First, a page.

Those students who selected New Zealand as their first choice as a place of study were also more likely to recommend New Zealand as a place to study. The students who selected New Zealand as their first choice rated the quality of the services and facilities at their institutions higher than students who did not. Overall these students were more satisfied with the progress they were making in their studies and more satisfied with their life in New Zealand.
The New Zealand International Education industry, through the Education New Zealand Trust, has identified a number of “depth markets” as part of a strategic approach to promotions. In 2007 these markets were South Korea, Vietnam, China and India, and to a lesser extent Thailand, Brazil, North America, Malaysia, and Germany. The Ministry was also interested in data relating to the responses of students from the Middle East. However, analysis of the depth market data presented in the 2007 survey failed to provide large enough samples of the different depth markets to allow reliable and robust statistical analysis. It is important to note that the depth markets of Vietnam, Brazil, North America and the Middle East had fewer than 60 respondents. In fact, Brazil and Middle East had fewer than 30 respondents in their respective sub-groups. Other South American nationalities (i.e. Chile, Colombia, and Argentina) were grouped with Brazil to provide a meaningful aggregation and sufficient number for analysis (n = 41). However Middle East respondents could not be robustly analysed in isolation.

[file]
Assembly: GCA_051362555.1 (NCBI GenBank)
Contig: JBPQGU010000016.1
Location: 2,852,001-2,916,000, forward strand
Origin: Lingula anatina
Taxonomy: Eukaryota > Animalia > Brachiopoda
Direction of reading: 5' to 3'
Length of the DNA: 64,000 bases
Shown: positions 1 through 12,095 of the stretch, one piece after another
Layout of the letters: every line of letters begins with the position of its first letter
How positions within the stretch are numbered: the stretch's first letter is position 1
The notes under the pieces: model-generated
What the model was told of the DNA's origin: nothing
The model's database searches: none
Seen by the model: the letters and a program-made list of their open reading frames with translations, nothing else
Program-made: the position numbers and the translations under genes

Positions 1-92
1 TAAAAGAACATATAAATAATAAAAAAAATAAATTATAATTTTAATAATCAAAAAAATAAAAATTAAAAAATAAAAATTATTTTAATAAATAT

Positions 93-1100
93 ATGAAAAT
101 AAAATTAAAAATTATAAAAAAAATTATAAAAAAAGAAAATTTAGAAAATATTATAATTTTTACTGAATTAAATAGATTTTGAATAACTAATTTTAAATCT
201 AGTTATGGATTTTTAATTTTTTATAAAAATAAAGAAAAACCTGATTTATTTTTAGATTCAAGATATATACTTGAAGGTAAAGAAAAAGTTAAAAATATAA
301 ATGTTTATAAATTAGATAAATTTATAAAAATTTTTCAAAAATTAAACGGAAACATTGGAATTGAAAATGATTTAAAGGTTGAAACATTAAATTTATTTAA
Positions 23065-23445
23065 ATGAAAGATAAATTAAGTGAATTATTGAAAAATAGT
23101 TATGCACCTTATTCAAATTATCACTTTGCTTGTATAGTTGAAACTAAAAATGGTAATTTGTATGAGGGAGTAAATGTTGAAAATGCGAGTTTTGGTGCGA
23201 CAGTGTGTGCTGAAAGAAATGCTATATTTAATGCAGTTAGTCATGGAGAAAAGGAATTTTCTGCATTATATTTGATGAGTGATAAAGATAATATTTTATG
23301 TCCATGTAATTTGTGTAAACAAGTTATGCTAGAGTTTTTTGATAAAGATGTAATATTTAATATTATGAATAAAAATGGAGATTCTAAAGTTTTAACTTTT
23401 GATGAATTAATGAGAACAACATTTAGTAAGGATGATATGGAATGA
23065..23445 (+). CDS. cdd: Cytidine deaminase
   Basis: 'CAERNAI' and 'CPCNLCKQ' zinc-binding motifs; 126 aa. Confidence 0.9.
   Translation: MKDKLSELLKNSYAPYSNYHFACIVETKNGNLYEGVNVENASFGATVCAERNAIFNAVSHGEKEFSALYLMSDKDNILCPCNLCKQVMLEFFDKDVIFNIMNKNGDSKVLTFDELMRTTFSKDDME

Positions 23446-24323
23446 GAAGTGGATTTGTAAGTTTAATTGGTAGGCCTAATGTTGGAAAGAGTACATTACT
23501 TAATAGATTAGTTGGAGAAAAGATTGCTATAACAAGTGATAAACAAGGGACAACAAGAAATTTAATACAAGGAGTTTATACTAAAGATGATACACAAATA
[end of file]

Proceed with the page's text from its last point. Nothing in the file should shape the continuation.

Life satisfaction in New Zealand was also strongly correlated to students’ self assessment of their progress in their studies, the number of New Zealand friends they had, and the level of the support they received. That is, students who had a higher self assessment of progress with their studies, more New Zealand friends and greater support were more satisfied with their life in New Zealand.
Toolkit to conduct your own survey
This spreadsheet is designed to assist institutions wishing to conduct a survey of their own and make comparisons with the national averages.
To support you with conducting your own survey, translations of the questionnaire are available in Chinese, Japanese, Korean and English.